This is a promotion for Lenny Daniels, who was EVP and COO of Turner Broadcasting System’s sports operation. He’ll handle day-to-day management and continue to work with TBS President David Levy on strategic issues including acquisitions, programming and expanding sports media rights. Daniels helped negotiate TBS’ 2012 deal with Major League Baseball, the 2010 agreement with the NCAA to offer Division I Men’s Basketball Championship, and the 2012 acquisition Bleacher Report, a sports Web site.
Tribune Digital Ventures Acquires What’s-ON
The $27M deal is the Chicago-based media company’s latest effort to establish itself as a power in TV metadata, including information for onscreen program guides. What’s-ON provides that data for cable and TV services in 16 countries including India, United Arab Emirates, Saudi Arabia, Jordan, Egypt, Qatar, Bahrain, Indonesia, Kenya, and Sri Lanka. The transaction means “we will have a new presence in markets with significant opportunity,” CEO Peter Liguori says. What’s-ON’s management will stay with the operation which will continue to operate from Mumbai.
Ross Levinsohn Joins DramaFever Board
This is an interesting choice for the media exec who recently left as chief of Guggenheim Digital Media, and previously served as Yahoo’s interim CEO, and president of Fox Interactive Media. DramaFever is an online video service (with subscription and ad-supported free options) that syndicates programming from around the world, … Read More »
Guggenheim won’t comment about Ross Levinsohn‘s departure, first reported by Re/code. But the development has been long expected, even though the former Yahoo interim CEO has only been at the investment firm’s media operation — which includes The Hollywood Reporter, Billboard, and Dick Clark Productions — since January 2013. When it hired Levinsohn, Guggenheim said that it planned to allocate “significant capital to acquire and invest in new media companies and properties that will meaningfully expand its current portfolio.” But it became clear by late last year that he had lost his mojo at the company. In November, Michel Protti – who was Levinsohn’s chief of staff at Yahoo – announced his plan to leave as Guggenheim Digital’s SVP Strategy and Operations to become Director of Emerging Business at Facebook. Then, in January, he lost Zander Lurie, a former CFO and M&A guy at CBS Interactive, who had joined in 2013 to help with Levinsohn’s expansion plans at Guggenheim Digital. He also lost control of THR and Billboard when Guggenheim Media promoted Janice Min to Chief Creative Officer of its Entertainment Group, which includes the magazines, with John Amato serving as co-president overseeing business affairs.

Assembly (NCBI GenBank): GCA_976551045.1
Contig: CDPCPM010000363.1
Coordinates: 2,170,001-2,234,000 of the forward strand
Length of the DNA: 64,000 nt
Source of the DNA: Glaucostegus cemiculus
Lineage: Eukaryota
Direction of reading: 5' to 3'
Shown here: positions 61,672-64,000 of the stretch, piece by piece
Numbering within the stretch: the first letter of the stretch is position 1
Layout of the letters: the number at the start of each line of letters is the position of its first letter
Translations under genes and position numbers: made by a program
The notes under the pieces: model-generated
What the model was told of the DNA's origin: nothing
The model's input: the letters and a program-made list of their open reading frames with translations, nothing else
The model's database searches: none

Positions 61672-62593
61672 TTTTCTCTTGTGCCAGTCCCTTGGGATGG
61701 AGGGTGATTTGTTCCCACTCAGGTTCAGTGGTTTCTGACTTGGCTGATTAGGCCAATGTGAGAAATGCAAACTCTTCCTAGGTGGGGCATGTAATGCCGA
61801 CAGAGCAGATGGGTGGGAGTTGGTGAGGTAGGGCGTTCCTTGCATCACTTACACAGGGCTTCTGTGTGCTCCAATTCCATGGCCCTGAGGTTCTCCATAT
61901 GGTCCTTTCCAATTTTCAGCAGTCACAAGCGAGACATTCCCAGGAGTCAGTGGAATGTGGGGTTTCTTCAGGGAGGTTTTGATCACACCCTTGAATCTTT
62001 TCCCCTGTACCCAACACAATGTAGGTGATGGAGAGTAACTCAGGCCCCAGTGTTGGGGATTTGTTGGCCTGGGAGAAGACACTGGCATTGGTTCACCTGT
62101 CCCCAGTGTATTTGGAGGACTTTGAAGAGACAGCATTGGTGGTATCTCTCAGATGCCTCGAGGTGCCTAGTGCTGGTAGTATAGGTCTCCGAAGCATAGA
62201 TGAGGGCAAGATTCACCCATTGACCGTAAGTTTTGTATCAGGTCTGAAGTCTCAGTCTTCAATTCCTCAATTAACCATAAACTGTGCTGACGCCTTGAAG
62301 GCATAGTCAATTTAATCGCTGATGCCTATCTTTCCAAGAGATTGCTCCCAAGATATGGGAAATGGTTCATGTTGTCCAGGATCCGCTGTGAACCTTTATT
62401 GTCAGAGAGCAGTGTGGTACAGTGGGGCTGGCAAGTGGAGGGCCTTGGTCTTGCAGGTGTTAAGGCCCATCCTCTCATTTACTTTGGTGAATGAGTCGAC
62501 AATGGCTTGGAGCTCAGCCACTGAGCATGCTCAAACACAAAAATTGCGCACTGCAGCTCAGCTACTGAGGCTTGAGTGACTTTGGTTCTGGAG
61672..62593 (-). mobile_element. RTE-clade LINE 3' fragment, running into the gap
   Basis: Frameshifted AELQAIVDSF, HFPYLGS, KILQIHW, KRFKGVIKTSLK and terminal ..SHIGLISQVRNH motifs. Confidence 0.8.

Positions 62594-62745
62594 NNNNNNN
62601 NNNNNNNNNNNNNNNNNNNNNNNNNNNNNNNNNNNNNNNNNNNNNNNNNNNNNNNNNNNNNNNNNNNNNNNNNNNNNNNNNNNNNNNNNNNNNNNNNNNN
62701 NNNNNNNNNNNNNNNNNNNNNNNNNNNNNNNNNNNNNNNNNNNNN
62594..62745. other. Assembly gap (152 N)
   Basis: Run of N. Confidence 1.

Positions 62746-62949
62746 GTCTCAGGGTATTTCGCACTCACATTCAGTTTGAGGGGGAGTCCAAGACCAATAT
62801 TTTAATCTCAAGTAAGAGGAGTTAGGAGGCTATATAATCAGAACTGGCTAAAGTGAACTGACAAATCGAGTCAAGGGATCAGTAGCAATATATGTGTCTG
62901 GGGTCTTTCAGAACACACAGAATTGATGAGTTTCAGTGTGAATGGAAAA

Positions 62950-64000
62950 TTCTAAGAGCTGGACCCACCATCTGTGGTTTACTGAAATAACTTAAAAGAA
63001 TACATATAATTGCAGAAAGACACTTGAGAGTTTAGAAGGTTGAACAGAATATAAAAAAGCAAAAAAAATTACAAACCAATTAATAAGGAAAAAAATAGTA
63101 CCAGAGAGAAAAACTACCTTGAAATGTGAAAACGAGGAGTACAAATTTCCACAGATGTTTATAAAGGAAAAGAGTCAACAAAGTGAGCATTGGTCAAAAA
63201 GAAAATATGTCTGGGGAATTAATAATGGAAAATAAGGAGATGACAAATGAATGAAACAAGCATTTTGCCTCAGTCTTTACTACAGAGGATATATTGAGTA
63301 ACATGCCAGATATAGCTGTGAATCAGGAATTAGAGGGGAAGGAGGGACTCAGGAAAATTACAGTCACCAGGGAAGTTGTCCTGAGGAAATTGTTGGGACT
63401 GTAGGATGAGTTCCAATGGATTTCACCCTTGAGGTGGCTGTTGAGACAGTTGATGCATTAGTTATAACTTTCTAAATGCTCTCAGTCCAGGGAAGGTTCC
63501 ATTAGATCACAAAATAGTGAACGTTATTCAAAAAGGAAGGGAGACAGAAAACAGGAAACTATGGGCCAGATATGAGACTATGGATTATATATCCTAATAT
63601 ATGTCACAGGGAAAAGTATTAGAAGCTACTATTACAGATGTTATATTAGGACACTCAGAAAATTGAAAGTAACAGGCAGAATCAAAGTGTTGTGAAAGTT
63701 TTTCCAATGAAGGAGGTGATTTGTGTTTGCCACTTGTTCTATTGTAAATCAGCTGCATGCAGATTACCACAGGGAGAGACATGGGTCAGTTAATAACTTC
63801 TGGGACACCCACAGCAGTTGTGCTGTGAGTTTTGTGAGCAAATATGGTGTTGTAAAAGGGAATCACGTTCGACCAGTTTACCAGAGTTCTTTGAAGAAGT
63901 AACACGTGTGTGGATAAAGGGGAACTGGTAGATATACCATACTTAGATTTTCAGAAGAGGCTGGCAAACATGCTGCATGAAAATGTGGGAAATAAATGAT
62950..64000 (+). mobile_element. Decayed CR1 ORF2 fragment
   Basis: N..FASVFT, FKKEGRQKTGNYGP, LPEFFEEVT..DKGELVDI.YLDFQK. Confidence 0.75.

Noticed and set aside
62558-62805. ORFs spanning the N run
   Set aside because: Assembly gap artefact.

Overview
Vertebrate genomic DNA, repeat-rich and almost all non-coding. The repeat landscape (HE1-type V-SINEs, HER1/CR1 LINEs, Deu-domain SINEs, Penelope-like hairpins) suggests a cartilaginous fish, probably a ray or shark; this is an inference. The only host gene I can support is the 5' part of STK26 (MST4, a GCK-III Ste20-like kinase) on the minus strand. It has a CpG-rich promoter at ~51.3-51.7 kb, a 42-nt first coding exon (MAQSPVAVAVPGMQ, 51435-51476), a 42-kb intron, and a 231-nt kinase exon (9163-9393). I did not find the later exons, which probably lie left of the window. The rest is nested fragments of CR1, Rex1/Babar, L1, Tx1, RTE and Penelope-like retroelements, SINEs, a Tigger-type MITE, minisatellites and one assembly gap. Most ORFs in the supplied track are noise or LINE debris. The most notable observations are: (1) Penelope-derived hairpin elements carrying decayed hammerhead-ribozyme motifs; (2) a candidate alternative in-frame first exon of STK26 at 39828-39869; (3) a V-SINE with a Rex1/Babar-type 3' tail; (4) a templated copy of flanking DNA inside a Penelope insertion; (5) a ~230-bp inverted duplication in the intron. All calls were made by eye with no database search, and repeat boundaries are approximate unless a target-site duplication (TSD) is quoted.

EXCLUSIVE: EVP Zander Lurie has confirmed that he plans to leave Guggenheim Digital Media. That will make him the second of CEO Ross Levinsohn’s top lieutenants to bolt over the past three months, and company watchers are wondering how long the former Yahoo interim CEO will remain at the firm that owns The Hollywood Reporter, Adweek, Dick Clark Productions and other entertainment properties. Lurie, a former CFO and M&A guy at CBS Interactive, joined last February to help with Levinsohn’s expansion plans at Guggenheim Digital, owned by financial services firm Guggenheim Partners. A year ago tomorrow — when Guggenheim announced that it had hired Levinsohn — it said that it planned to allocate “significant capital to acquire and invest in new media companies and properties that will meaningfully expand its current portfolio.” But Levinsohn appears to have lost his mojo. In November Michel Protti – who was Levinsohn’s chief of staff at Yahoo – announced his plan to leave as Guggenheim Digital’s SVP Strategy and Operations to become Director of Emerging Business at Facebook. Last week, Levinsohn lost control of THR and Billboard as Guggenheim Media promoted Janice Min to Chief Creative Officer of its Entertainment Group, which includes the magazines, with John Amato serving as co-president overseeing business affairs. Both report to Guggenheim Partners President Todd Boehly, as does Levinsohn. A company rep declined comment on Levinsohn’s status.
Yahoo probably would have focused more on media than on technology if it had chosen Ross Levinsohn to be CEO instead of former Google exec Marissa Mayer. But Levinsohn, who served as interim CEO for two months, tells CNBC that he’s pleased to see “optimism again” under Mayer and urges investors to “give her time.” Having left the company, he says he’s looking for opportunities to support “premium media” including video which he says “is not replicable.”